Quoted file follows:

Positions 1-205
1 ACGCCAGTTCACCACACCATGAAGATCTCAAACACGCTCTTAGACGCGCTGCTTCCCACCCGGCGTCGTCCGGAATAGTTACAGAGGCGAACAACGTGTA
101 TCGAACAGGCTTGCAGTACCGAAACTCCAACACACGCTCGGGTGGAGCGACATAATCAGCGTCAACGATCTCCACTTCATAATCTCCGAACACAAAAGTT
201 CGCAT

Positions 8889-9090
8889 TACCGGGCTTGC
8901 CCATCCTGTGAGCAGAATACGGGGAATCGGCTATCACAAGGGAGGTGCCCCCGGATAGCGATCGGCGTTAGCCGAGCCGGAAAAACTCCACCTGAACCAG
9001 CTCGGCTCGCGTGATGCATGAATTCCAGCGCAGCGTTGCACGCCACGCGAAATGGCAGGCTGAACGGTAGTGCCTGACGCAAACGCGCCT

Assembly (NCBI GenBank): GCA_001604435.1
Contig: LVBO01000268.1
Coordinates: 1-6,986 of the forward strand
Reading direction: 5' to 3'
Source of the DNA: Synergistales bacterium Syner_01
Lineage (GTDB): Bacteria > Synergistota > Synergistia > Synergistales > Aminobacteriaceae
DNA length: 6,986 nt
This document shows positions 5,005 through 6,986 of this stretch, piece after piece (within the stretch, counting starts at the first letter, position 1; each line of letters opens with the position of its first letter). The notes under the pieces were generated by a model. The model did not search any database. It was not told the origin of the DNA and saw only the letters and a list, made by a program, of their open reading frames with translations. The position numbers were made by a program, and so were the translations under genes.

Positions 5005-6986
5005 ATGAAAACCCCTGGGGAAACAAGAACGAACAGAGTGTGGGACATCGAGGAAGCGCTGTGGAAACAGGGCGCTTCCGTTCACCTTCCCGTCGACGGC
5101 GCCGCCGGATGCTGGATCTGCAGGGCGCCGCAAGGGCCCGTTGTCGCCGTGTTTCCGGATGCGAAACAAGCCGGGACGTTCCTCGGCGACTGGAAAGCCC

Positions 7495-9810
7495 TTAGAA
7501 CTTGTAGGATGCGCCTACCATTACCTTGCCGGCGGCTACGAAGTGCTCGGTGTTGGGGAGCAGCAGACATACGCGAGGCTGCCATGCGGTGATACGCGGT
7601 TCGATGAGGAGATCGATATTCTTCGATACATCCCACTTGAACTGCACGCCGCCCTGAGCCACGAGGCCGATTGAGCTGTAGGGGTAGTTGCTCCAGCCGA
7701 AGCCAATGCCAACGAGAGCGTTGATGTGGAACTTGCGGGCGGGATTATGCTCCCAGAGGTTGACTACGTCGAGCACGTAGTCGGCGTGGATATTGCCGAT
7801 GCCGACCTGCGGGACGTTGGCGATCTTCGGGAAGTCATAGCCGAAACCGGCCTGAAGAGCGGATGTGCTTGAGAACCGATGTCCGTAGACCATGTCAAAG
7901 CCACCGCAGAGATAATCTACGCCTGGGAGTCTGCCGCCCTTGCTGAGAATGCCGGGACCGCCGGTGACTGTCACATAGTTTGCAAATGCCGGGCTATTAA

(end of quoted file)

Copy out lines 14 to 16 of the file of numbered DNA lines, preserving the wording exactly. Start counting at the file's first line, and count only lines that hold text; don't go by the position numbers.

Lineage (GTDB): Bacteria > Synergistota > Synergistia > Synergistales > Aminobacteriaceae
DNA length: 6,986 nt
This document shows positions 5,005 through 6,986 of this stretch, piece after piece (within the stretch, counting starts at the first letter, position 1; each line of letters opens with the position of its first letter). The notes under the pieces were generated by a model. The model did not search any database. It was not told the origin of the DNA and saw only the letters and a list, made by a program, of their open reading frames with translations. The position numbers were made by a program, and so were the translations under genes.